Early treatment in infants with an mTOR inhibitor that aims to cure Tuberous Sclerosois.

Supported by

Tuberous Sclerosis Australia
Lenity Foundation
Dr David Mowat
Children with Tuberous Sclerosis Complex (TSC) can develop serious and devastating complications. There is a critical window of time to completely change the clinical outcome for these children and prevent these complications developing. 

Oral mTOR inhibitors are not currently available for children under the age of two, yet children in this age group with TSC may benefit from it the most. This medication has the potential to reduce the complications of TSC. Without determining whether it works or not, the six children born with TSC in NSW each year and their families are enduring unnecessary suffering.

“So we’re gradually now asking the question: what if we give this medicine at the time when it’s most needed for the brain? But nobody can do a more detailed randomised control trial at the moment because we haven’t got that initial safety data and really that’s what we’re advocating here,“ said Dr David Mowat, Head of the Centre for Clinical Genetics, Co-Lead TSC Clinic.

The STOP2 Study aims to improve the lifetime outcomes of children with TSC by early treatment with mTOR inhibitors that target the underlying genetic pathway restoring its activity at a critical time of brain development. We need to know if this approach can change the lives of children with TSC and avoid needless suffering for these children and their families. 

Having had extensive experience in treating children over two years, the STOP2 Study team believe that the safety and efficacy of mTOR inhibitors use in the under two year age group needs to be determined in view of the potential benefits. The team will offer early treatment to all infants identified with TSC over a two-year period, those diagnosed before or soon after birth, and those that present later in infancy with seizures.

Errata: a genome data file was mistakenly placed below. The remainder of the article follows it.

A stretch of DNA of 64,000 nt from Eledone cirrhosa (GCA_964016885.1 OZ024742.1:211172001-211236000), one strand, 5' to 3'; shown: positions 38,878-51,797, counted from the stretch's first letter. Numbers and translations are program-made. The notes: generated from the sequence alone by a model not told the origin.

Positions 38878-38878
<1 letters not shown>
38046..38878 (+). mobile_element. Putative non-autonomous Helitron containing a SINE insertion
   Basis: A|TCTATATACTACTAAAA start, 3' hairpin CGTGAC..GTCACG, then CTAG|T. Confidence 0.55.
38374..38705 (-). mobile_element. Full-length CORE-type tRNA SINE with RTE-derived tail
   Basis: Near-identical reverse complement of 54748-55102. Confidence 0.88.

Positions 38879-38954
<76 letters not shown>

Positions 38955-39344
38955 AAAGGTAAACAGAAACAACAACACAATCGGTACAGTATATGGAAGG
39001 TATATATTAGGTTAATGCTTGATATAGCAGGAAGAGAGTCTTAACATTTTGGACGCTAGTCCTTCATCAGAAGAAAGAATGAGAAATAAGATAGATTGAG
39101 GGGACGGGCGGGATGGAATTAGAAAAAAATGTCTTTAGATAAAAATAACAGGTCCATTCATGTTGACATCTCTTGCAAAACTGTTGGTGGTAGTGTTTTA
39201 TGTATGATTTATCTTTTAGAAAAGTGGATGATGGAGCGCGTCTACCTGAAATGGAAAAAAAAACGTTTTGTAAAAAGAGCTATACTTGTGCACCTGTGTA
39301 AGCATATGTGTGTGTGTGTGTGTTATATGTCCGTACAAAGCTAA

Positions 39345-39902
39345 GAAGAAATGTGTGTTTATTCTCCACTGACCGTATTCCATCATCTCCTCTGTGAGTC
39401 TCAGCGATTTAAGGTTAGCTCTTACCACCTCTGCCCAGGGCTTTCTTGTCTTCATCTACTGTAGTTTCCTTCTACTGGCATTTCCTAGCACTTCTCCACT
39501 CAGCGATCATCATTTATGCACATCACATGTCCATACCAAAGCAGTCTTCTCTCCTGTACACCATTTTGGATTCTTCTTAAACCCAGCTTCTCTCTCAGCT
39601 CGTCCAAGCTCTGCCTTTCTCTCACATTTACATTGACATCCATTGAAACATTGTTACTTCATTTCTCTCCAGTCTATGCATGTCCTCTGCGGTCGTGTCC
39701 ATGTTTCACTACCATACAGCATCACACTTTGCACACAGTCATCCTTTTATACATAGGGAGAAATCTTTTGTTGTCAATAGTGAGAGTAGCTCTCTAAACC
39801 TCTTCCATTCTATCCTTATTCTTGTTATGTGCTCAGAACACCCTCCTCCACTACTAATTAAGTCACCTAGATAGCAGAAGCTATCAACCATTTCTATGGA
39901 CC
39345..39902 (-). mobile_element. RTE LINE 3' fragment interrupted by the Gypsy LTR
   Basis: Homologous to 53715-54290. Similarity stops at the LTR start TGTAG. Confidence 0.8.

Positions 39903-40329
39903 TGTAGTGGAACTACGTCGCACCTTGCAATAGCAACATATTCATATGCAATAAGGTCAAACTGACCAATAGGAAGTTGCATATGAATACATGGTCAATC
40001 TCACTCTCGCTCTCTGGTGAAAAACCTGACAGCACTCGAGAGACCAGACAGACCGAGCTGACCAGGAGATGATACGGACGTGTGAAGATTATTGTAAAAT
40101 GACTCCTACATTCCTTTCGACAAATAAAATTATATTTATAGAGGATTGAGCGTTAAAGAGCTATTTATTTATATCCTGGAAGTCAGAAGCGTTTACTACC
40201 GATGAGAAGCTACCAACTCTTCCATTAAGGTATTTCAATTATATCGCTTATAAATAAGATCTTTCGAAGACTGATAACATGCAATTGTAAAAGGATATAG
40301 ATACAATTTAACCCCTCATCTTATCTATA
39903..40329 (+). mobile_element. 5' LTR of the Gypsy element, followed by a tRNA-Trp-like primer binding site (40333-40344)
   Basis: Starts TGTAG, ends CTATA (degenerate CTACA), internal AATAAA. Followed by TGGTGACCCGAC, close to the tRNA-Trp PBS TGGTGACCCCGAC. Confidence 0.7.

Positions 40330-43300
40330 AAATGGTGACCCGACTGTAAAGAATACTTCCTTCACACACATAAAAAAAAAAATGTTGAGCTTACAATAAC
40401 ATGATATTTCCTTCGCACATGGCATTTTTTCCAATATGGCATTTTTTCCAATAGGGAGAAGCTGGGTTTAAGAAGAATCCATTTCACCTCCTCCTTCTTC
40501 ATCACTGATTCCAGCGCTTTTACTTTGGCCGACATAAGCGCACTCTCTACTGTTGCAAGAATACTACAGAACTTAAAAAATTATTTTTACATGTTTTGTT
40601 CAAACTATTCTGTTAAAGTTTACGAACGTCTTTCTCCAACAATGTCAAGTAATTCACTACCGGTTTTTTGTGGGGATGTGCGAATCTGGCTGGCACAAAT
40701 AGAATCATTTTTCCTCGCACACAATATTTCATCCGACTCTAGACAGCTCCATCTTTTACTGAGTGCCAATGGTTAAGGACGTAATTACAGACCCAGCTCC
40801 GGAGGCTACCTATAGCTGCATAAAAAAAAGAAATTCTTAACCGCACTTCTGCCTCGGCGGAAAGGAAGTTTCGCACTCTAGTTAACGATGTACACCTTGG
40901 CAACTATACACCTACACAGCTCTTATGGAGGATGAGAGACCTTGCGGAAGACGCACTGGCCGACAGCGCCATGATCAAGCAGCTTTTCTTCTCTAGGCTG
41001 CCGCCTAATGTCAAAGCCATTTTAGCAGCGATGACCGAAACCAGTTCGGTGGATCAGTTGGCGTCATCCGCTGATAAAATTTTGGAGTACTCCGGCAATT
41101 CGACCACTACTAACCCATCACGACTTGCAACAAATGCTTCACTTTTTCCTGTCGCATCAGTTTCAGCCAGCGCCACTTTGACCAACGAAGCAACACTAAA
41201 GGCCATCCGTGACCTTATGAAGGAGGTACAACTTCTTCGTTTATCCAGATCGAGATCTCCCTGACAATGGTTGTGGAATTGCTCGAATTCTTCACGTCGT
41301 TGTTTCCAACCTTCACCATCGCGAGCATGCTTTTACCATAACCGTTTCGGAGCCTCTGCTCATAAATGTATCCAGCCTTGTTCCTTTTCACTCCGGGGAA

“If we can make a child from the destiny of severe non-verbal, multiple seizures to a child who goes to school, who can learn, can interact, communicate and be free of seizures for most of their life, that’s a massive impact on a family, massive. And those things are absolutely realistically achievable with an intervention,” Dr Mowat.

Hear more from DR David Mowat.

Funds raised


Project team

Sydney Children’s Hospital, Randwick’s (SCH) Tuberous Sclerosis Complex Clinic:

Dr David Mowat, Head of the Centre for Clinical Genetics, Co-Lead TSC Clinic 
Dr John Lawson, Paediatric Neurologist and Co-Lead TSC Clinic 
Dr Sean Kennedy, Paediatric Nephrologist 
Dr Clara Chung, Clinical Geneticist and Researcher 
Dr Denise Chan, Paediatric Neurologist 
Jacqui Russell, Clinical Nurse Practitioner 
Dr Vanessa Sarkozy, Developmental Paediatrician 
Dr Antonia Shand, Maternal Fetal Medicine Specialist at the Royal Hospital for Women, Randwick 
Dr Stephen Cooper, Fetal and Paediatric Cardiologist 
Dr Darcy Krueger, Paediatric Neurologist Cincinnati Children's Hospital, International TSC expert and collaborator 

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